Wycliffe USA, faced with the possibility of losing support from the 3-million-member Assemblies of God, pulled one controversial Bible translation from circulation in February and halted publication of several others. In March, it agreed to an external audit of its translation practices by the World Evangelical Alliance.
Critics have faulted the audio translation Lives of the Prophets, among others, for translating "Son" in reference to Jesus into the Arabic equivalent for "Messiah." Muslims object to Christian teaching that Jesus is the eternal Son of God.
Wycliffe says it withdrew support for the audio translation and a few other translations last summer in accordance with new policies concerning divine familial terms. However, since Wycliffe international partner SIL is not the publisher, copies continue to circulate through other sources. As recently as January, Wycliffe and SIL denied that any of their translations omitted familial terms. Then in February, Wycliffe released another statement acknowledging that observers questioned the veracity of this denial.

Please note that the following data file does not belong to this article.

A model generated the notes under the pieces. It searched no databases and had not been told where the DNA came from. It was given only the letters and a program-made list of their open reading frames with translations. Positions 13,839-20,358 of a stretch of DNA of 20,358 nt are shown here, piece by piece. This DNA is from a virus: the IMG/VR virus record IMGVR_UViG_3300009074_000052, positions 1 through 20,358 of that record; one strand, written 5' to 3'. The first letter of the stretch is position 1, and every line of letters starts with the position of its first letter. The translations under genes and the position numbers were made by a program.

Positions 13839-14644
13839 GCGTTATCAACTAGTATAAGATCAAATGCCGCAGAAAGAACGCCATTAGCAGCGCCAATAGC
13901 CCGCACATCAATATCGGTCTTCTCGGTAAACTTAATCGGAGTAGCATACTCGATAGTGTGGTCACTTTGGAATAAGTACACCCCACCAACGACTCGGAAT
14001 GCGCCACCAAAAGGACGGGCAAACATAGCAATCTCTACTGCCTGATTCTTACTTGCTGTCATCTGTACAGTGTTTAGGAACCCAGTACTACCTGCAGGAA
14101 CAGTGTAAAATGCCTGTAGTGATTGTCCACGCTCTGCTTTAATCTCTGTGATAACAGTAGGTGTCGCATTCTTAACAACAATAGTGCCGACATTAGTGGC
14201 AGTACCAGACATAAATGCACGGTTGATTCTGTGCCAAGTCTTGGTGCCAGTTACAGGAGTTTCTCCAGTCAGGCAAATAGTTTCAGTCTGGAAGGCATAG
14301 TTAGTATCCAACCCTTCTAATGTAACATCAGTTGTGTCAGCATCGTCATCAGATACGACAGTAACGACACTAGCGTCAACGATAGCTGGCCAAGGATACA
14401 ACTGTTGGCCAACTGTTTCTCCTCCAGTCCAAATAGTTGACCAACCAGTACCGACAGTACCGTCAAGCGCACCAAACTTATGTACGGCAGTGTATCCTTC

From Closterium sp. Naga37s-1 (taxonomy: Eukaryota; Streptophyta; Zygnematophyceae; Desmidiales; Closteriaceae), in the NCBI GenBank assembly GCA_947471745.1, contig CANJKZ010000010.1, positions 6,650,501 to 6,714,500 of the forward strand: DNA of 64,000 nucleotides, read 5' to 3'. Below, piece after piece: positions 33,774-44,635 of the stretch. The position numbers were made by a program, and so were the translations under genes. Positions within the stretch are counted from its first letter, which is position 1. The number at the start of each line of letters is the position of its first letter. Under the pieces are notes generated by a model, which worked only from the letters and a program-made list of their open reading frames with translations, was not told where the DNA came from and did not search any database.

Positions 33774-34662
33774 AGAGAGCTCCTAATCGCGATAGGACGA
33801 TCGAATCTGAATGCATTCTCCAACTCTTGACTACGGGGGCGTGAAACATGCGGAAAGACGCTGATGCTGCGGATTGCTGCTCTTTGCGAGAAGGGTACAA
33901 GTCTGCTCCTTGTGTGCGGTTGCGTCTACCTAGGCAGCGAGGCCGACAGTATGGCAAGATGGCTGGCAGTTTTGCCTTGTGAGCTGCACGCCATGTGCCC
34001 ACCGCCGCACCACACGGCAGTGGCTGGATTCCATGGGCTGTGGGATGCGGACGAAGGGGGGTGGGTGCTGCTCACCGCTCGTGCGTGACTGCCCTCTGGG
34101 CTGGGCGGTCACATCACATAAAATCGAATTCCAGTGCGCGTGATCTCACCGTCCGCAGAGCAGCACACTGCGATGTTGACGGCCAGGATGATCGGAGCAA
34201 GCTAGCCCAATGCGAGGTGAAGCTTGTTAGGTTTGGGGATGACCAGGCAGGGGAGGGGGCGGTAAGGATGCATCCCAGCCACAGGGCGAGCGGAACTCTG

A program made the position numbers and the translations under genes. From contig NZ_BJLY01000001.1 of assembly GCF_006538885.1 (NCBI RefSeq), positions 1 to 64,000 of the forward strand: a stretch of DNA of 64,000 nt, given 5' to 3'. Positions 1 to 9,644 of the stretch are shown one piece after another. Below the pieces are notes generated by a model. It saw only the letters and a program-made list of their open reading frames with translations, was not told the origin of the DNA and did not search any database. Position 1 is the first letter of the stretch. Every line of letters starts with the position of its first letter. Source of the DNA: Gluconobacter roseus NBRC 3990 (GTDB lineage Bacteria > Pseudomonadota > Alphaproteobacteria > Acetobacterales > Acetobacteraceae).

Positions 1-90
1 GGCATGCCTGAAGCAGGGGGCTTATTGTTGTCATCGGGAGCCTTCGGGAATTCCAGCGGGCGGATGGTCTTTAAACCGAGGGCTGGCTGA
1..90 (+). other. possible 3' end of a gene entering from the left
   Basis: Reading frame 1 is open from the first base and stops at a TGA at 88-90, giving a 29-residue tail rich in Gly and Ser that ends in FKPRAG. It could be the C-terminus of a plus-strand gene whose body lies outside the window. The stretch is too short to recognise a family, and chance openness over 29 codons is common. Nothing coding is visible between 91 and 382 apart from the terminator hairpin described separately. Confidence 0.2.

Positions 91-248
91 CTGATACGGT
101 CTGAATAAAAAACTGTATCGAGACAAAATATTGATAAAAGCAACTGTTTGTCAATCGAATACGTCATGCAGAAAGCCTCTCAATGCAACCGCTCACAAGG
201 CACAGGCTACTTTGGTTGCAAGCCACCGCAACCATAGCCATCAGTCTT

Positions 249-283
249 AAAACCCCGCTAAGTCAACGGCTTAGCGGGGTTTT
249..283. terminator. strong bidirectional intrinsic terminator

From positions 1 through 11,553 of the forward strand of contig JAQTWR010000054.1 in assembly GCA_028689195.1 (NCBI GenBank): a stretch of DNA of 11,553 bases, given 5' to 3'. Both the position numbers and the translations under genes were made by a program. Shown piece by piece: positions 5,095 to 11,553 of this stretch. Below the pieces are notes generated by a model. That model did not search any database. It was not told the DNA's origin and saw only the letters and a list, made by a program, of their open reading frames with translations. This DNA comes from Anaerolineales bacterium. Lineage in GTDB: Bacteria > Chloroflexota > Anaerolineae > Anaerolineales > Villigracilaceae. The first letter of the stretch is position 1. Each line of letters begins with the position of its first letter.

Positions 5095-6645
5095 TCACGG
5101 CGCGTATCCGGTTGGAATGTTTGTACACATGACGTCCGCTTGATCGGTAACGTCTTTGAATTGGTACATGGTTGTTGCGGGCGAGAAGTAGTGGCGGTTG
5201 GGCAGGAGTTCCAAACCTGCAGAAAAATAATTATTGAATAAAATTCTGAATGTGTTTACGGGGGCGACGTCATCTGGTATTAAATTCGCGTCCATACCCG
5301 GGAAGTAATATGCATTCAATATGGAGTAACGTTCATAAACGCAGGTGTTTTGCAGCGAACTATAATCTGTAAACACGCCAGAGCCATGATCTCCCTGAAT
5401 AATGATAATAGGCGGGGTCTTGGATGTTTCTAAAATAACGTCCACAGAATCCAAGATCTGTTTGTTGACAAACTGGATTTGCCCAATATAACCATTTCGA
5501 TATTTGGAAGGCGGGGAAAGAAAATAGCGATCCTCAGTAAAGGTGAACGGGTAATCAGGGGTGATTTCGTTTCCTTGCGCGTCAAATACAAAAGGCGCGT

"We are listening to those concerns," Wycliffe said in February, "and are seeking God's guidance as we re-evaluate our methodology and investigate to ensure that our commitment to accurate and clear translation is being reflected in every project."
Wycliffe says literal translations of divine familial terms should be preferred, but its translation policy continues to allows for non-literal substitutes where translators determine the literal phrasing creates inaccurate meaning.
Wycliffe's statements followed two meetings with Assemblies of God (AG) missionary leaders, missiologists, and scholars regarding disagreement over its Bible translation practices. Assemblies ...1
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